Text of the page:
“Brave” was the perfect song for our submission because it describes what I see on a daily basis as a technologist in the Interventional Radiology Department at Norton Women’s and Children’s Hospital in Louisville, Kentucky. Each day we care for patients who are the epitome of brave, fighting serious medical issues with the heart of a warrior. The chorus of the song, “I wanna see you be brave,” embodies our desire for them, and it certainly describes the love and support we see them receive from family members and close friends. We see our patients at their worst, crushed by the devastating and often confusing diagnoses they have just received. We comfort them. We assure them. We support them. We help them realize to dig deep down and to be brave in the battle that lies ahead. We tell them that we are here for them every step of the way. We also talk with family members and calm fears. We watch them cry. We cry with them.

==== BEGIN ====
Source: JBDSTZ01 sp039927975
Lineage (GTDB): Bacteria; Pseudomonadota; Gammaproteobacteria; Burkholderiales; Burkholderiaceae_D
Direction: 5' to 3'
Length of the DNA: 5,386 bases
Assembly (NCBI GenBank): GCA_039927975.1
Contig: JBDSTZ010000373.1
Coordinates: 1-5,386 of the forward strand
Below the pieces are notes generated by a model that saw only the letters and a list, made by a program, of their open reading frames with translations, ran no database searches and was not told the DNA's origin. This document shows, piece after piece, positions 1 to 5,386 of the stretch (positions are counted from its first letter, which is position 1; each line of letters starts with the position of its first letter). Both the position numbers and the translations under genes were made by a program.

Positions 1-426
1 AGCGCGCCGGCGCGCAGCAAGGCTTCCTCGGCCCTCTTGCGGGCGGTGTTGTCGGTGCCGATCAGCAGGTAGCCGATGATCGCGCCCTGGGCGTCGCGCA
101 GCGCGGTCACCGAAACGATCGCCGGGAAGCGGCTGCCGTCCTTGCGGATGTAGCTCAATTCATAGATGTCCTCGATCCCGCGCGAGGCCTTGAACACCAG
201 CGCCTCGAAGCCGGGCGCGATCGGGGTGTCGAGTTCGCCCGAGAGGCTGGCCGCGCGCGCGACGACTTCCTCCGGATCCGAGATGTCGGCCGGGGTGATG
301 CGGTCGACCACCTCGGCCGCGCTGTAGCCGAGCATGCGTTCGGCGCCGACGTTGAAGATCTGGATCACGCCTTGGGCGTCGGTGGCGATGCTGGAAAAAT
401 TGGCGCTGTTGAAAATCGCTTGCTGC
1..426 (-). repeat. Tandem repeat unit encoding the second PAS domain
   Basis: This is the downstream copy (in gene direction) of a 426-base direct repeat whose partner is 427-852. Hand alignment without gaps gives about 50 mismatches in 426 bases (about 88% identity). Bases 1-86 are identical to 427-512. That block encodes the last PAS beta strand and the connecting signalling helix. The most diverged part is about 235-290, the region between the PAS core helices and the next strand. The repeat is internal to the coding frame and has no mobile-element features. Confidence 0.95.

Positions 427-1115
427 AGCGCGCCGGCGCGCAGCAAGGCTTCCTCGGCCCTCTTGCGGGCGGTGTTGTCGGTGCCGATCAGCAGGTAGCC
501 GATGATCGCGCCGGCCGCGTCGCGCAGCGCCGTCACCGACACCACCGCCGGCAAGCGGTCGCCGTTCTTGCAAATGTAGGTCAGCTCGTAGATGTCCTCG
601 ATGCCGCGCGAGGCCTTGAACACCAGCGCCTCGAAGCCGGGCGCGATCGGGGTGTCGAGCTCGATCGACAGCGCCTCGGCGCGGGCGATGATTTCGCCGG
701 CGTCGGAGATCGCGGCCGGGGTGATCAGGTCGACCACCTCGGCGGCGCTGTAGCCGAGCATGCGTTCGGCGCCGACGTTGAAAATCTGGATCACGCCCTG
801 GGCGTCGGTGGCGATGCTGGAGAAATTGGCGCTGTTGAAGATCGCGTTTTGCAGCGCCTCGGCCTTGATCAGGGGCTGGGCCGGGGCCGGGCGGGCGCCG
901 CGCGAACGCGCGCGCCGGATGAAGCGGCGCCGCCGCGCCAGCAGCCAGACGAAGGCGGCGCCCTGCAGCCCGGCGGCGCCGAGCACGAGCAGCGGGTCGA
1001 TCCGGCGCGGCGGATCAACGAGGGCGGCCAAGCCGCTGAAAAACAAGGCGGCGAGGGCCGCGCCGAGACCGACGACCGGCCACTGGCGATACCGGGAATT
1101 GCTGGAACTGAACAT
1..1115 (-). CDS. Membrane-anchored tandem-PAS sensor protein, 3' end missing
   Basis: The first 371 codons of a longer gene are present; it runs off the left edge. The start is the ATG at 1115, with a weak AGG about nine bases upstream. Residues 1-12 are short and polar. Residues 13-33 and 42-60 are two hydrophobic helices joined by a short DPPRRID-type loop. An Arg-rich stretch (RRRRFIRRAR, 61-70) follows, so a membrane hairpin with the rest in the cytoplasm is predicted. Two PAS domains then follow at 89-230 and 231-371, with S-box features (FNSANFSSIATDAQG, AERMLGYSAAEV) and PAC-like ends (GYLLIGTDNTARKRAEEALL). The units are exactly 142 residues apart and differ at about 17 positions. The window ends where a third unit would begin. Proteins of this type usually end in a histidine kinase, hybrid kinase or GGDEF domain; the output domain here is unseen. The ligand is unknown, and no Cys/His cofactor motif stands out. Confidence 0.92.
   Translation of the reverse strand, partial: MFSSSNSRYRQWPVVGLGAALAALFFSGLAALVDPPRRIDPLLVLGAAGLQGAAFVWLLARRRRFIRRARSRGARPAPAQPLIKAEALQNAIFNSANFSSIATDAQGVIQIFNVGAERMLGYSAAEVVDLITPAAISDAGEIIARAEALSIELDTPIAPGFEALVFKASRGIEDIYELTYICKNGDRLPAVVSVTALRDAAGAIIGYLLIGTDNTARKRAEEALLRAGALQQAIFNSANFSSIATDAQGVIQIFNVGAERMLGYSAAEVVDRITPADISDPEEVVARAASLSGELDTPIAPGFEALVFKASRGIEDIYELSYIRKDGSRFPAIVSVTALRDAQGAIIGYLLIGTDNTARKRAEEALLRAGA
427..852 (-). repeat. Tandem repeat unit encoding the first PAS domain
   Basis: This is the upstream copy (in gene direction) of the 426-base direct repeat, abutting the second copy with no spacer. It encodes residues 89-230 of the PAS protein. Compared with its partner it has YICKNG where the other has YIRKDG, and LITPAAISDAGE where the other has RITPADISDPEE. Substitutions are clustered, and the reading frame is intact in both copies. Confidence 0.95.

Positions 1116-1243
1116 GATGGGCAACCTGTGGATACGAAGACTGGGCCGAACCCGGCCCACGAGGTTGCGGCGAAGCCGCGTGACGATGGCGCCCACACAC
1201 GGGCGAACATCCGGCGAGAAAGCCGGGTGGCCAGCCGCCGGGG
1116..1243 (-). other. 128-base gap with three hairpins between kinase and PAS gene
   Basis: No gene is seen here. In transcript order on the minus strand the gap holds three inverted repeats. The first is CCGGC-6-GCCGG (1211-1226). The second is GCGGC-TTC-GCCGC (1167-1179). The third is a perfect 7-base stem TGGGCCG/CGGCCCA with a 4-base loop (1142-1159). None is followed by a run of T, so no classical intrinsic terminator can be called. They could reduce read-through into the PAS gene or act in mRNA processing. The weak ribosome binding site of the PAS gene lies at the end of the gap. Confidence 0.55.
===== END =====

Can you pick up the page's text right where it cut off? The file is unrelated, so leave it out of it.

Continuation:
I stumbled upon the Pink Glove Dance Contest by pure chance. I was looking for things for our Department to do for Breast Cancer Awareness month, and there it was. Over the past week, while discussing and filming the video, I have been touched by my co-workers’ enthusiasm. Their passion for what they do is matched only by the bravery of our patients. As we transition to a women and children’s hospital, and continue building a state of the art Breast Health Center of Excellence, we, too, are being brave, growing our defenses against cancer and striving to be the best in providing medical care and technology to fight the disease. Ralph Waldo Emerson once said “The purpose of life is not to be happy. It is to be useful, to be honorable, to be compassionate, to have it make some difference that you have lived, and lived well.” At Norton Women’s and Children’s Hospital, we do that every day. We do it by being the best. We do it with arms open, and hearts full. We do it by being brave.